10.18.2005

Smaller Units of Observation

Rather than recommend a series of artists, albums, or songs, I would like to take a moment to call your attention to some individual sounds within songs. Sounds that really float my boat. I find individual sounds easiest to approach within the context of electronic music, as the parsing and modulation of individual instances of sound is so fundamental to it's composition (not that this isn't true of rock, for instance, but more so in digital composition I think). That said, all of these suggestions come from the realm of "techno", and the innumerable sub-genres contained therein.

Schneider TM - "Moist": I suppose this song could be classified as "house" music, in the sense that it keeps four huge, fat, meaty, wet kicks on the floor for the duration. Generally speaking, I don't find house very engaging - it tends to get a bit monotonous. Schneider TM, mostly by dint of his texturality, is one exception to that rule. The song "Moist", off of an EP by the same name, wraps the listener in a series of plasticized blankets - the sort that glow red or blue when television EMTs use them to warm up or cool down a patient. "Forget The Terminator and Total Information Awareness," it seems to say, "Computers will provide soft surfaces to insulate you from the harsher, sharper objects that fly by as we proceed though the mechanized music of the future. A sonic amnion, if you will.

The individual sound that bears noting here can be heard clearly between 2:18 and 2:50. This sound is the point at which the insidious potential of our comfort-buffer starts to materialize, at least in our imaginations. It sound a bit like a metallic insect burrowing around out there...the blankets keep us from seeing it clearly). It might be friendly, or it might be venomous - we just can't say for sure from in here. Somewhat unnerving, but it certainly presents some exciting possibilities.

After about 30 seconds, the bug is swallowed up again within the cacophony of moving parts. But you can't help remembering it was there. (Q: How is this dynamic upset or altered when considering the last 30 seconds of the track?)

Plug - "Drum N' Bass For Papa" : This track features one of the most satisfying tones I've ever experienced. Beginning at 1:09, you're confronted with a sound that is identifiable as both (or neither) a kick drum and a bass synthesizer tone. It is both very high-pitched, and extremely low-pitched. This kind of effect is almost realized in places like Aphex Twin's "Vorsthosbn" (check out the short "Drukqs" video on this site - scary!) and Boards of Canada's "Sixtyten", but not even Richard D. James manages to create a sound that is so sharp at the top, yet so wide and bulbous at the bottom. I'd call it teardrop-shaped, if it wasn't so awfully ferocious.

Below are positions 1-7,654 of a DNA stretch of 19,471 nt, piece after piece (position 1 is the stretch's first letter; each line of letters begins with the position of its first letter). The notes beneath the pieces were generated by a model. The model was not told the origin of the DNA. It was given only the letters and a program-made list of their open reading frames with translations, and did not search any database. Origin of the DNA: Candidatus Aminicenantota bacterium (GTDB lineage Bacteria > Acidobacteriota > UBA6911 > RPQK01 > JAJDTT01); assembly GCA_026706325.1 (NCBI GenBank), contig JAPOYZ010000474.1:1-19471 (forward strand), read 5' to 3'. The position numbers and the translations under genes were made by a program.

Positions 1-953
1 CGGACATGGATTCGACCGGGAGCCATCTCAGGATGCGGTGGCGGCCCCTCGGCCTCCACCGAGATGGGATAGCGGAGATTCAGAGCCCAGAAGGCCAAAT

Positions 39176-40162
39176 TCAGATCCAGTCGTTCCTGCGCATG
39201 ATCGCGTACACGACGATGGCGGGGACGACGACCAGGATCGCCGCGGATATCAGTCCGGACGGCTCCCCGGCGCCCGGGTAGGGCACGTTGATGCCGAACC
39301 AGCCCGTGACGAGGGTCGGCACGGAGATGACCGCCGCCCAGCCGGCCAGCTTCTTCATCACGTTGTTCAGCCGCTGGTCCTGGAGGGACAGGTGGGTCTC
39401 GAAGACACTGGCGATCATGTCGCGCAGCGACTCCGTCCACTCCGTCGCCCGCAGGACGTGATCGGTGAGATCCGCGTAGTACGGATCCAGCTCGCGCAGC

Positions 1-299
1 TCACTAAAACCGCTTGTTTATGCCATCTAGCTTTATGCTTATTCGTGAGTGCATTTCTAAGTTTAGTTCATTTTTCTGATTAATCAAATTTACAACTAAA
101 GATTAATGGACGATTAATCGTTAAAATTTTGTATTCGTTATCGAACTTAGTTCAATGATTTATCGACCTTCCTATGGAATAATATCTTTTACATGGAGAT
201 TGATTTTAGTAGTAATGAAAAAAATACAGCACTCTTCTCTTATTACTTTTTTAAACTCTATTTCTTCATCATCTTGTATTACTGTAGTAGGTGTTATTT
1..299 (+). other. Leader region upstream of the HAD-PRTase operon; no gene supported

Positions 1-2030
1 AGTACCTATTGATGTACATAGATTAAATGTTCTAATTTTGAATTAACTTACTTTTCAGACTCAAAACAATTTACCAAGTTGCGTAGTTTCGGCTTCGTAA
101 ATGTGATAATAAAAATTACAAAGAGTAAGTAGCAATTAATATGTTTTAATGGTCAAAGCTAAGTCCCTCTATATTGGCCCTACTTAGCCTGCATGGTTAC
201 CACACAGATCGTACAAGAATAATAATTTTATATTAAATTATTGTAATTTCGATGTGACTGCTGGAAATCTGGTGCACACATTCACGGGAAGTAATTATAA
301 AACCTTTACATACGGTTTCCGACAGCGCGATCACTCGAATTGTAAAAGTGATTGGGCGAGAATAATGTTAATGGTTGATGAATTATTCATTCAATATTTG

The Earl of Bandwidth - "Daisy Remix" : Call me a nepotist, but I really think it's neceessary to mention a noise found at the 1:30 mark of the Earl's remix of "aarrgh Daisy me animal...", as performed by Stop It! You Are Killing Me!, which is in turn a cover of "A Bicycle Built for Two". Overall, this track is something I might call "rainy day drum and bass". The beats are hard, yet there's something distant and melancholy about the whole thing. At 1:30, as the pick-up to the main vocal sample (Michael Jackson, could you tell?), there's a little twirp. Thought it gives an unpleasant impression, I might call it a dentist's drull. Maybe it's just a mechanical hummingbird in need of a little WD-40.

By the way, for anybody who is thinking they might like to listen to more techno, but don't know where to start, I ran across this especially good, though certainly not exhaustive, list of "important" albums.

3 Comments:

Blogger d said...

of course the techno aspect helps in the appreciation & cutting up & playing with of specific sounds but I've always been interested in hearing more of that in my rock music. anyone out there with any perfect individual sound moments in rock recommendations?

for a minute I thought a pterodactyl flew past my window. I need more coffee.

11:59 AM, October 19, 2005  
Blogger Phil said...

I've always liked the point in "Under Pressure" where the final drum kit comes in over the words "can't we give love one more chance".

Beyond the beat itself being very...optimistic, the sound of the drums is just so comforting.

5:18 PM, October 19, 2005  
Blogger Pete said...

Don't forget that heroic moment in the Destroyer song Bad Arts where the usual folk-rock surface is cracked, and a huge, booming, overdriven electronic 'full stop' forces the song into a crashing halt for a couple of seconds.

11:03 AM, October 21, 2005  

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